After months of planning and construction the Celestial Fish was crated up, delivered and installed in Roswell, GA, as part of the Art Around Roswell initiative. Sponsored by the Roswell Arts Fund, a powerful voice and advocate for the arts, strengthening the scope, quality, and diversity of the arts and striving to fully integrate the arts into the social and economic fabric of the local community.
The sculpture is based on a design I did in New York eleven years ago called Tripod Fish. As with that piece, this one stands on two front pectoral fins and one rear fin. The circular spots on the side of the fish are made from an eclectic combination of gears, pulleys, rings, and car parts that represent the planets of our solar system, while the many small perforations look like stars, hence the name, Celestial Fish.
Being much larger than it’s predecessor, it tops off at 10 feet tall and almost 11 feet long. I utilized the construction method I developed for the Dream Sparrow and Big Ibis – ¼” round armature strengthened in critical areas with heavier plate steel and sheathed with the perforated transmission valve body plates and gears.
It’s always difficult to layout the first outline of a big piece in ¼” rod. There is nothing to brace the initial large curved circles against and it begins as a very unwieldy process. Slowly the desired form took shape, but the fish armature was more uncooperative than usual due to it being in essence an eight foot diameter thin discus shape.
Midway through the first week of work, I decided to give the “discus” a gentle curve, making the body more elegant and fish-like. This curvature added more complexity to the construction of the armature and necessitated unanticipated changes in the design. On a large piece, even small changes are a lot of work.
The three supporting fins are each a sandwich of two identical plates joined together by a 1/2” solid steel rod that runs continuously around the perimeter edge. The three fins will appear to be made of thick plates and have the rigidity to solidly support the fish. In reality the three fins are made up of six plates and 30 ft of rod.So far I haven’t had to purchase any major material for the fish apart from $85 worth of rods. I have been very fortunate to get a lot of 14 -16 gauge steel sheets from a local company that makes industrial doors. They have a lot of scrap and excess material and were kind enough to let me have some of it. Also, Kris, owner of a local transmission shop has been kind enough to put gears and valve body plates aside for me.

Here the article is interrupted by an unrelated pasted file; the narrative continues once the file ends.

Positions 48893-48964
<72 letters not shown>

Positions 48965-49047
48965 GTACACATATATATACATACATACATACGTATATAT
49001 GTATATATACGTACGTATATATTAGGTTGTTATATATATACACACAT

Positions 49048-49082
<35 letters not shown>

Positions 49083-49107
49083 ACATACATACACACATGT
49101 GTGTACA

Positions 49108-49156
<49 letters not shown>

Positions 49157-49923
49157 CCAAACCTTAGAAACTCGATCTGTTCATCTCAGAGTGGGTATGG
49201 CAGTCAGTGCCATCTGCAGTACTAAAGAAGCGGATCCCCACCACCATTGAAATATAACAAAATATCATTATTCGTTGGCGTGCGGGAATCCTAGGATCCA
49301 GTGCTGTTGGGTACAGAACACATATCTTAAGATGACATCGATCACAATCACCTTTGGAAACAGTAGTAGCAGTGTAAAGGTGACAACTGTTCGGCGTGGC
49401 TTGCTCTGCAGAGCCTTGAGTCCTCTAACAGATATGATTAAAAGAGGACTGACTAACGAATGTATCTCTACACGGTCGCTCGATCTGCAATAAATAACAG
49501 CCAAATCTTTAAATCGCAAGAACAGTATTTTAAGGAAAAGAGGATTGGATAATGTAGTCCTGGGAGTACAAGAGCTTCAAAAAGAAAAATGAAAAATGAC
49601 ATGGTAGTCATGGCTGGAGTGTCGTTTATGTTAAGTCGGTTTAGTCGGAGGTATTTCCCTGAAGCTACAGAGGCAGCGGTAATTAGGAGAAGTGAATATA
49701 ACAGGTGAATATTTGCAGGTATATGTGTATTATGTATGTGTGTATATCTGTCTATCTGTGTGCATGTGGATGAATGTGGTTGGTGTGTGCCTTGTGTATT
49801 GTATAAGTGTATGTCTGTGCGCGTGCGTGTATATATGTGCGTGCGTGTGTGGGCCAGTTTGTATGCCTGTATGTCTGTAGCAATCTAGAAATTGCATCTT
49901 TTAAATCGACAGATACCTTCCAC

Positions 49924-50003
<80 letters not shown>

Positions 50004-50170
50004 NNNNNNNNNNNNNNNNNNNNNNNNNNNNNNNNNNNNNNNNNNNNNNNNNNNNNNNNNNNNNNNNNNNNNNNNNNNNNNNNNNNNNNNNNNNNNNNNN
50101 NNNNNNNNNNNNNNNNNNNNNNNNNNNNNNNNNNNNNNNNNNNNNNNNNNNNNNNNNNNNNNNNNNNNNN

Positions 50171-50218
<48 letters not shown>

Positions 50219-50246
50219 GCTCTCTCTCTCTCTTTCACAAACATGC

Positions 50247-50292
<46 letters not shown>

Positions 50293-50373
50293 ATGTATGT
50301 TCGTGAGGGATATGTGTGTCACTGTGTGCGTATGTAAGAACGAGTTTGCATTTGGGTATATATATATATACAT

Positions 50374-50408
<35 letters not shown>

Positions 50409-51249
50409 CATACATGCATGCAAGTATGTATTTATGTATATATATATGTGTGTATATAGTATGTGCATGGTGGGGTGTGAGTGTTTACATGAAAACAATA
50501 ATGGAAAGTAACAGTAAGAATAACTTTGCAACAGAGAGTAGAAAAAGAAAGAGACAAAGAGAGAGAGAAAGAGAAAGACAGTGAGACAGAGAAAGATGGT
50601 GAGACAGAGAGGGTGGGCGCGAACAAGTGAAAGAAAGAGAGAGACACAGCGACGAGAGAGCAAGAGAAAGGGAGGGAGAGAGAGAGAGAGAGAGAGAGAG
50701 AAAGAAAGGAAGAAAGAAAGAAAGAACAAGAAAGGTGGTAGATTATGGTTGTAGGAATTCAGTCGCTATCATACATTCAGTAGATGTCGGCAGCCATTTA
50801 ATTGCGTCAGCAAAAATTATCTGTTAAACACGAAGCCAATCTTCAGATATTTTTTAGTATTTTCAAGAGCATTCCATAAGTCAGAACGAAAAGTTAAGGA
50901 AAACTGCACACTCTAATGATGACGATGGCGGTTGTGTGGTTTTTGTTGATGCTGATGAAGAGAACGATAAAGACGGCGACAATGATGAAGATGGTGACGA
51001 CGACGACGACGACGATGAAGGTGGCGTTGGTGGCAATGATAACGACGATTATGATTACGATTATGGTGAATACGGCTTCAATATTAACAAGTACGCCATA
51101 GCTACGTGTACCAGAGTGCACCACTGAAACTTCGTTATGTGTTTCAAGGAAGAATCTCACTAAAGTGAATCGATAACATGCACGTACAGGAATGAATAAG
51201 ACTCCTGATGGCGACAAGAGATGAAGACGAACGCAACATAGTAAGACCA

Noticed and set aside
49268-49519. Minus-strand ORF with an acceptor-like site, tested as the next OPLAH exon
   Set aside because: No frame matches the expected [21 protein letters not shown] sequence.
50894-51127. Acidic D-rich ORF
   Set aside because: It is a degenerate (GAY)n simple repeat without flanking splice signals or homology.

I made full size stencils for the fins and transferred them to the steel for plasma cutting. Once I the fins were cut and welded onto the body, the fish was freestanding. It’s a great advantage to be able to construct the rest of the sculpture from the vantage point of exactly how it will be seen.
The tail fin is likewise made of multiple plates of steel welded together. It is a essentially a sandwich of three plates, the two outer plates are identical and act as supporting crescents for the center plate which forms the full shape of the tail fin.
The head section was the most challenging piece, being 6 feet tall and 30” wide. It had to conform to the curve of the circumference as well as taper out to accommodate the thickening of the body near the gills. It also has to convey the personality of the fish and contain a rather complex mouth and support the eyes.
A video crew from WEDU was on hand to document the process. (see the Arts Plus video here)